Michigan Golfer ON-LINE

Faldo Institute's Michigan Connection
By Terry Jacoby

When Nick Faldo opened the Faldo Institute of Golf by Marriott in 1997 he loaded his teaching roster with a Michigan flavor. Both Dave Dolengowski and Chip Koehlke have Michigan connections and both have found a golfer's paradise in Orlando.

The Faldo Institute combines a dynamic, team-oriented professional staff with a state-of-the art teaching facility. Faldo, who has won six major tournaments, including three Masters, didn't just slap his name on the institute. "He's very involved," said Dolengowski, who was interviewed personally by Faldo. "Nick wrote a book called, Swing For Life, and we use that as a foundation in our teaching."

Even though Dolengowski and Koehlke both went to Ferris State, their paths never crossed until they ended up in Florida. Now, they often cross paths--especially on the cart paths.

Dolengowski, the senior instructor at Faldo, was born and raised in Adrian. He graduated from Adrian High School in 1978 and was in the golf management program at Ferris, where he graduated in 1983. His first job in golf was as a caddie at Lenawee Country Club in Adrian.

He took the long way to Orlando.

"I lived in Arizona for eight years working for a number of private golf courses, including the Troon Golf and Country Club in Scottsdale and the Phoenix Country Club," Dolengowski said. "My first head professional job was at Eagles Nest in Colorado and I spent two years there." Then he came home.

"In 1992, my wife got pregnant and wanted to get back to Michigan and be close to the family," he said. "We moved to Traverse City and I managed High Pointe for three years."

Dolengowski was the head pro and manager at High Pointe in Acme, one of northern Michigan's better golf courses. He also worked with the junior golf program and was on the board of the Traverse City Junior Golf Program. But the opportunity to teach at a place like the Faldo Institute was too inviting to pass up. So he packed his bags and headed south.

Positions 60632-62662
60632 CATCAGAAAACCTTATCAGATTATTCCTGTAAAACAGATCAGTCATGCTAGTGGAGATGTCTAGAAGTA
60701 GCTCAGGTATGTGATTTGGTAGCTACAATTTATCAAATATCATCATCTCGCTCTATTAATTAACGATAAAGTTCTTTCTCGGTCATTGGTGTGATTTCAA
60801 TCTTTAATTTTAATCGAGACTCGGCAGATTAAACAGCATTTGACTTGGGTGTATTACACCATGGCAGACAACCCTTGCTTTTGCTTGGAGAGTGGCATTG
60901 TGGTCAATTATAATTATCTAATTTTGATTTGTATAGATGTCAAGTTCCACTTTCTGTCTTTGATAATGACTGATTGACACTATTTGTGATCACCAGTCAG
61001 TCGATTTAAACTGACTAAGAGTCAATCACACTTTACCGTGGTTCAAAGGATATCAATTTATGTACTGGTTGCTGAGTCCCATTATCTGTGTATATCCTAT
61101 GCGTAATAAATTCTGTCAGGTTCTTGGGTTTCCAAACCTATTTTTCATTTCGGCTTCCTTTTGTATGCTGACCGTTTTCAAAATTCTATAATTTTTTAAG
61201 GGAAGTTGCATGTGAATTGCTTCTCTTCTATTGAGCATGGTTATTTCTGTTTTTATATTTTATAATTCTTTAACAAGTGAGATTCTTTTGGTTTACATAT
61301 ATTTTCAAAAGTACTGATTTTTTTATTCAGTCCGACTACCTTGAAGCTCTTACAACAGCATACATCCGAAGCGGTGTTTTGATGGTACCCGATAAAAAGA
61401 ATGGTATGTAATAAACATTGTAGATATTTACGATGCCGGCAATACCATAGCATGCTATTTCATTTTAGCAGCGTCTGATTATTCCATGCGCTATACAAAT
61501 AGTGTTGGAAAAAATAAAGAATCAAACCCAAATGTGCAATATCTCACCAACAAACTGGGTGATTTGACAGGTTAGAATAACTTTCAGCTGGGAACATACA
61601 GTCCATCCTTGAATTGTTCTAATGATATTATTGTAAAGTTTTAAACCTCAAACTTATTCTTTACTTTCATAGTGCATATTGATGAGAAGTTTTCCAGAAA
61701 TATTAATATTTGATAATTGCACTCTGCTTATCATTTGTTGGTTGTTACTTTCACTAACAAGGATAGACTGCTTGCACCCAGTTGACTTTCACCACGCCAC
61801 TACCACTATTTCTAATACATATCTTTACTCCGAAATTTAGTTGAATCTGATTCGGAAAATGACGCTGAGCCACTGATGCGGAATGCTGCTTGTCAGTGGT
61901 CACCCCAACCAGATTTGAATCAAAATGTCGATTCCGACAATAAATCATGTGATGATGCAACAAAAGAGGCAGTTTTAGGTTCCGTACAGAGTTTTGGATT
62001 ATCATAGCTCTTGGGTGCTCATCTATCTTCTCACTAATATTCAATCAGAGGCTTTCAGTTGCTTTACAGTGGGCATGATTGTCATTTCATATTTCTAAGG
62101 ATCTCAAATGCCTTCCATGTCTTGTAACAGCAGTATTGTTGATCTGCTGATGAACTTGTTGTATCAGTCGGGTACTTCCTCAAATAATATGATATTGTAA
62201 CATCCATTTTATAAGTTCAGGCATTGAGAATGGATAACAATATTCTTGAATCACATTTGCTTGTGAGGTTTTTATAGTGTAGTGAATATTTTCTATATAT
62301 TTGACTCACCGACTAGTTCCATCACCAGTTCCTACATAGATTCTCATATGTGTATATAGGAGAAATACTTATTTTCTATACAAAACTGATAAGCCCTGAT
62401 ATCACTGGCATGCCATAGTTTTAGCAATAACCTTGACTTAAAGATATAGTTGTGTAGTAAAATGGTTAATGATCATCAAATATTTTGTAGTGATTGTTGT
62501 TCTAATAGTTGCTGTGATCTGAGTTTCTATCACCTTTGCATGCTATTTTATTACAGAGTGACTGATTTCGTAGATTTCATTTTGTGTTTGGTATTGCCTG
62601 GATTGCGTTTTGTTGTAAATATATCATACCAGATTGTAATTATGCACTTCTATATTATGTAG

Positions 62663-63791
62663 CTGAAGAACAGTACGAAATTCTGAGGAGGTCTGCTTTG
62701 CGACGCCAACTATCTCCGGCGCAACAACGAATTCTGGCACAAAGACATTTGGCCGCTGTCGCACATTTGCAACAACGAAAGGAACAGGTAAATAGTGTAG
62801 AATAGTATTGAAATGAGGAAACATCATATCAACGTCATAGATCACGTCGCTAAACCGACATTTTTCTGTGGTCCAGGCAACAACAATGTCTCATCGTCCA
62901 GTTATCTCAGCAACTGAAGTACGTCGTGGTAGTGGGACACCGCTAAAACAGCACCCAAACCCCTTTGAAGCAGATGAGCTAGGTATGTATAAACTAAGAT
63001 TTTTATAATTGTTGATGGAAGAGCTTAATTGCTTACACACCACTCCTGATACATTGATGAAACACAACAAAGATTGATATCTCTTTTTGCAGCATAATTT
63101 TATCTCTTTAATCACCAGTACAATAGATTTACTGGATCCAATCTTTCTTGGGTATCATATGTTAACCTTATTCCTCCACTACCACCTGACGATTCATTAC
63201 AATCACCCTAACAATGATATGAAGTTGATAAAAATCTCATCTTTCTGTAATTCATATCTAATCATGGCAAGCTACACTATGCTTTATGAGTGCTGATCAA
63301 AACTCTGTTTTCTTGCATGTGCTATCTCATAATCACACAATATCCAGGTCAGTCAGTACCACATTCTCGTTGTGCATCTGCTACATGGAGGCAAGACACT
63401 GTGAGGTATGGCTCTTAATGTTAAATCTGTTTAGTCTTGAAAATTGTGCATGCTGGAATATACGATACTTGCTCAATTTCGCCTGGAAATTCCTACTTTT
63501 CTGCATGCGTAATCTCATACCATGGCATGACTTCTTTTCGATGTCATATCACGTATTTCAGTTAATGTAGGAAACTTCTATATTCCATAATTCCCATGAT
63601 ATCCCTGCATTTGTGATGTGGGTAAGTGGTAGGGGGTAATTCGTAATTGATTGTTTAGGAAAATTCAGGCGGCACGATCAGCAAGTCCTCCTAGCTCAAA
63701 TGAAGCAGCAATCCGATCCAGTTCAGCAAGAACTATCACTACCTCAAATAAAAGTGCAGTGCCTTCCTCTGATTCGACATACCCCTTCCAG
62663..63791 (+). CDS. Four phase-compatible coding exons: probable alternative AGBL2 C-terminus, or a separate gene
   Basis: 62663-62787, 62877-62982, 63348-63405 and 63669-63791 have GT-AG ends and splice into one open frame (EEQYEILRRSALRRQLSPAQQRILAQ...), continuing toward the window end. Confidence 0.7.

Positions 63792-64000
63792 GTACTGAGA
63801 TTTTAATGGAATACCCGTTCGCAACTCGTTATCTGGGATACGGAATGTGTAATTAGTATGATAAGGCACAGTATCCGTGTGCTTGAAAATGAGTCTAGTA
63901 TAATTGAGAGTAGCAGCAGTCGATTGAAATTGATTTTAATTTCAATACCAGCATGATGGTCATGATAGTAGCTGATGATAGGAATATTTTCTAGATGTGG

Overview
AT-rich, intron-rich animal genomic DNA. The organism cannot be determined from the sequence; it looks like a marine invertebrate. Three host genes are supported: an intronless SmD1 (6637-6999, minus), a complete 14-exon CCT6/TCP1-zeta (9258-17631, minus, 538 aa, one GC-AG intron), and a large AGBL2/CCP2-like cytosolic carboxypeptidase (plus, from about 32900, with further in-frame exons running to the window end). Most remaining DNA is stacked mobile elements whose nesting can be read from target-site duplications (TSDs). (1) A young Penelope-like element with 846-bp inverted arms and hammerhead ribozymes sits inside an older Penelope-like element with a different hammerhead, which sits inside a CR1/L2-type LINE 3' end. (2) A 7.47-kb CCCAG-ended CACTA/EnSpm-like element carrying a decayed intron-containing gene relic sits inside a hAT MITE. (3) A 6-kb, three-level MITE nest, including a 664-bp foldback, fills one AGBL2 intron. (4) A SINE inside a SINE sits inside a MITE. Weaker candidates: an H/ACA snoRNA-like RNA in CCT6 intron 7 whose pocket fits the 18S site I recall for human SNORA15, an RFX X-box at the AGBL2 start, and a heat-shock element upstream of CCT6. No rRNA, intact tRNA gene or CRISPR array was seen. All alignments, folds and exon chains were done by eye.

"I interviewed with Nick," he said. "I think he was more nervous than I was. I have been interviewed by CEO's and Nick has never done an interview. He asked me a lot of questions like, 'tell me about yourself' and 'what do you like to do when you are not playing golf?' "My resume told him all he needed to know about my experience so it was a pretty relaxing interview."

As the senior instructor, Dolengowski is in charge of training new instructors.

"We call it 'Faldoizing.' We want everyone on the same page as far as consistency and philosophy. I am also busy teaching. I will teach over 1,000 people this year."

Koehlke is a native of Cincinnati but spent a lot of time in Michigan. After attending Ferris (the only school at the time with a PGA approved Professional Golf Management Program), Koehlke spent two years as an assistant pro at the Country Club of Jackson and then became the teaching professional at the Donald Ross designed Detroit Golf Club.

He wasn't done in Michigan. After the Detroit Golf Club, he spent five years as the head professional at Walnut Creek in South Lyon. "After that I spent a year as a consultant for golf schools," Koehlke said. "I researched the instructional industry. I was first a consultant for the Faldo Institute and they offered me the job of director of instruction."

Offer accepted.

One of Koehlke's latest duties is teaching Faldo.

"I started working with Nick since October of last year," Koehlke said. "Technique-wise he headed down a road he shouldn't have. I have tried to help him on his techniques."

What can you teach such a guy who has won so much on the PGA Tour?

"Everybody--even the pros--need maintenance with their golf swing," Koehlke said. "I try to give him some ideas."

When he isn't teaching Faldo, Koehlke is helping instruct every level of golfer. More than 5,000 students came through last year for various degrees of instruction. The goal of the institute is to focus on each player's needs, including full-swing skills, short-game skills, playing strategy and golf psychology.

"The whole purpose is to play better," Koehlke said. "We work on a person's game so they can play better and enjoy the game better. We fix golf swings and teach people how to practice and keep that good swing."

Dolengowski said, "We try to provide a map to help improve your game through your swing, golf-management skills and your short game." The facility includes a nine-hole course designed to help golfers work on their game and a state-of-the-art learning facility. They also will be opening a short-game specific school in January.

Classes range from a one-hour private lesson ($150) to a two-day program (weekend school) or a three-day school ($1,200). The facility is open to all ages and skill levels.

For more information on the Faldo Institute, call 1-888-GO-FALDO. Or check them out on the web at www.playfloridagolf.com/Faldo.

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